6. Well-Known Trademarks: When a mark is easily recognized among a large percentage of the population it achieves the status of a well-known trademark. A well-known trademark receives wide protection as a person would not be able to imitate a well-known trademark.

  1. Unconventional Trademark: an Unconventional trademark is those trademark which gets recognition for their inherently distinctive feature. It has following sub-categories:

a. Color Trademark: If a particular color has become a distinctive feature indicating goods of a particular trader it can be categorized as a trademark.

b. Sound Mark: Signs which are perceived by hearing and which are distinguishable by their distinctive and exclusive sound can be registered as a sound mark.

c. Shape/3D Mark: When the shape of goods, packaging, has become a distinctive feature it can be registered.

So, what are the advantages of registering a Trademark?

  • Trademark protection ensures that a registered proprietor of marks has exclusive right to use them to identify goods and services or to authorize others to use them in return for payment.
  • The Trademark can be renewed indefinitely upon payment of the corresponding fee.
  • Under section 28 of Trademark Act 1999, the registration of the trademark shall give the registered proprietor of the trademark, the exclusive right to the use of a mark in relation to goods and services in respect of which the mark is registered and to obtain relief in respect of trademark in the manner provided under the act. The proprietor of a trademark has a right to file suit for infringement of his right and injunction, damages of the amount of profit.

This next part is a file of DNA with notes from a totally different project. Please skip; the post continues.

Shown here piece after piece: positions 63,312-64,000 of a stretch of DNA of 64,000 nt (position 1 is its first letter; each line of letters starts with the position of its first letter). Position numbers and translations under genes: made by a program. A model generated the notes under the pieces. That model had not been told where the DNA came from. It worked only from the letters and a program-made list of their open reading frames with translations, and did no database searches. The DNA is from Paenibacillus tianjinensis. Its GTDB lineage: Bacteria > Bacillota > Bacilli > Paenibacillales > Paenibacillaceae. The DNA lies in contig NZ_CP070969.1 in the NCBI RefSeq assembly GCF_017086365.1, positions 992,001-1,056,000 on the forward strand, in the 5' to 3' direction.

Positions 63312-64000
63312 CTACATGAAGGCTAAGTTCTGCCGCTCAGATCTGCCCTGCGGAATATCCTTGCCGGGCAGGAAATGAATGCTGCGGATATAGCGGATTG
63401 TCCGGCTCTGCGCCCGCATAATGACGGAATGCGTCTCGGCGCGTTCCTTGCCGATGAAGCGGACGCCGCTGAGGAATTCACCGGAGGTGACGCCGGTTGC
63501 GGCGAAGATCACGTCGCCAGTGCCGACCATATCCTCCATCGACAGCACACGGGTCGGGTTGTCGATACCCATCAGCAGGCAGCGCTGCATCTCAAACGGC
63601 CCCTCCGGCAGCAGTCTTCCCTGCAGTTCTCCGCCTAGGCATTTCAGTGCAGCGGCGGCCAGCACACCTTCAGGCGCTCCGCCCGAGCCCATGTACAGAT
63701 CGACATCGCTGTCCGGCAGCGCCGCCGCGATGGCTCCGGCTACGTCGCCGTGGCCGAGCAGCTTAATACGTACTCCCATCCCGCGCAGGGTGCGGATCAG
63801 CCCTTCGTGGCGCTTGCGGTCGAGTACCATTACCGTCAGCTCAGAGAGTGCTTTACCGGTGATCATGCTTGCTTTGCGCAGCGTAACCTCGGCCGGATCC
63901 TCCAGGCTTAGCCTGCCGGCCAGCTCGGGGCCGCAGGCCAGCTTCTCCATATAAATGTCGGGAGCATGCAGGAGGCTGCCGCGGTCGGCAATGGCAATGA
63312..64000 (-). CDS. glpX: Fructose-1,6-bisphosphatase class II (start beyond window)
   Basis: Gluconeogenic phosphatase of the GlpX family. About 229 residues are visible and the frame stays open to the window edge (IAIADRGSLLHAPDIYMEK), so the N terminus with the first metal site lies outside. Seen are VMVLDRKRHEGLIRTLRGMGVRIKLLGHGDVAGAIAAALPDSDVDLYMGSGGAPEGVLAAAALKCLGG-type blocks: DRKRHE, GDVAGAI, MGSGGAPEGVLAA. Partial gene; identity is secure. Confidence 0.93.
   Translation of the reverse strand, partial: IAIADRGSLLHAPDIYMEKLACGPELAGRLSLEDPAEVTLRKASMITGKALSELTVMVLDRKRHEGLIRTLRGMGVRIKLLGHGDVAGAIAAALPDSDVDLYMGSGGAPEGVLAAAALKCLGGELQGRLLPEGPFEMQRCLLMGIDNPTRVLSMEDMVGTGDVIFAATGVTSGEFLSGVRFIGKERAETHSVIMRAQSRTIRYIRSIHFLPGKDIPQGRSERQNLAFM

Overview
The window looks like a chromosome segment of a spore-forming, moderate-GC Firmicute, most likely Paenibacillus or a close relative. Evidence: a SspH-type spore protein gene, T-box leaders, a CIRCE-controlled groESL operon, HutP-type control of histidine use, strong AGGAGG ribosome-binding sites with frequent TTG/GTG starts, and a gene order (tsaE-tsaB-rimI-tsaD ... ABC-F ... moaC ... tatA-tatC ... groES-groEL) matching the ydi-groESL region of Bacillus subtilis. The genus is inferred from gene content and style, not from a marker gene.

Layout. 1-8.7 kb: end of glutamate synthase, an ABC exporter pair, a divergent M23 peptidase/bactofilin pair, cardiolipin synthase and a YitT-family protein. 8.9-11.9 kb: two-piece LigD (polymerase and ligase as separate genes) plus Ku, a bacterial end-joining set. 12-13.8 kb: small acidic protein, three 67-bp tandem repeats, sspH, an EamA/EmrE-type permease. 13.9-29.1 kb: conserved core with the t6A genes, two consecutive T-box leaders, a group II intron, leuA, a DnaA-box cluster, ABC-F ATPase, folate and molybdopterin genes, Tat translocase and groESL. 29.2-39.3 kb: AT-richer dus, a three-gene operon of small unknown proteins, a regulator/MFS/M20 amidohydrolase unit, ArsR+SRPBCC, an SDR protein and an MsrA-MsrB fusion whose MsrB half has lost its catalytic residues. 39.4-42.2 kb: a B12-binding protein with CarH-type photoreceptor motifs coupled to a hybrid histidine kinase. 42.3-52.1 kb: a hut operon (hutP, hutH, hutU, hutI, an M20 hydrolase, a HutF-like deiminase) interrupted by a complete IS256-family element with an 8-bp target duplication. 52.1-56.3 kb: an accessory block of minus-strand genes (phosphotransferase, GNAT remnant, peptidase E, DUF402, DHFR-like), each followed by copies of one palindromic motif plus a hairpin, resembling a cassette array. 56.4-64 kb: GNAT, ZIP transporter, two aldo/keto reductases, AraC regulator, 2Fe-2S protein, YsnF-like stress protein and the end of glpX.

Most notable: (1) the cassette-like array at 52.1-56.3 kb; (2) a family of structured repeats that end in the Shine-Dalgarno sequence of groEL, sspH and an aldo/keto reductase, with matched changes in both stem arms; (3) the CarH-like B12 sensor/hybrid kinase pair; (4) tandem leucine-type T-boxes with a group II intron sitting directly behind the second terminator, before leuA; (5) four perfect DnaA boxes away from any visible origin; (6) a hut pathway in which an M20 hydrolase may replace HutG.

• Trademark promotes initiative and enterprise worldwide by rewarding their proprietor with recognition and financial profit.
  • Trademark protection hinders the effort of unfair competitors, such as counterfeiters, to use similar distinctive signs to market inferior or different products and services.
  • The Trademark registration system enables people with skills and enterprise to produce or market goods and service in the possible condition thereby facilitating trade and business.

How to file a Trademark?

  1. Trademark Search: A trademark search is conducted to select a unique mark and to ensure that mark is completely original and not similar to any of already existing trademarks. This helps to create an exclusive identity.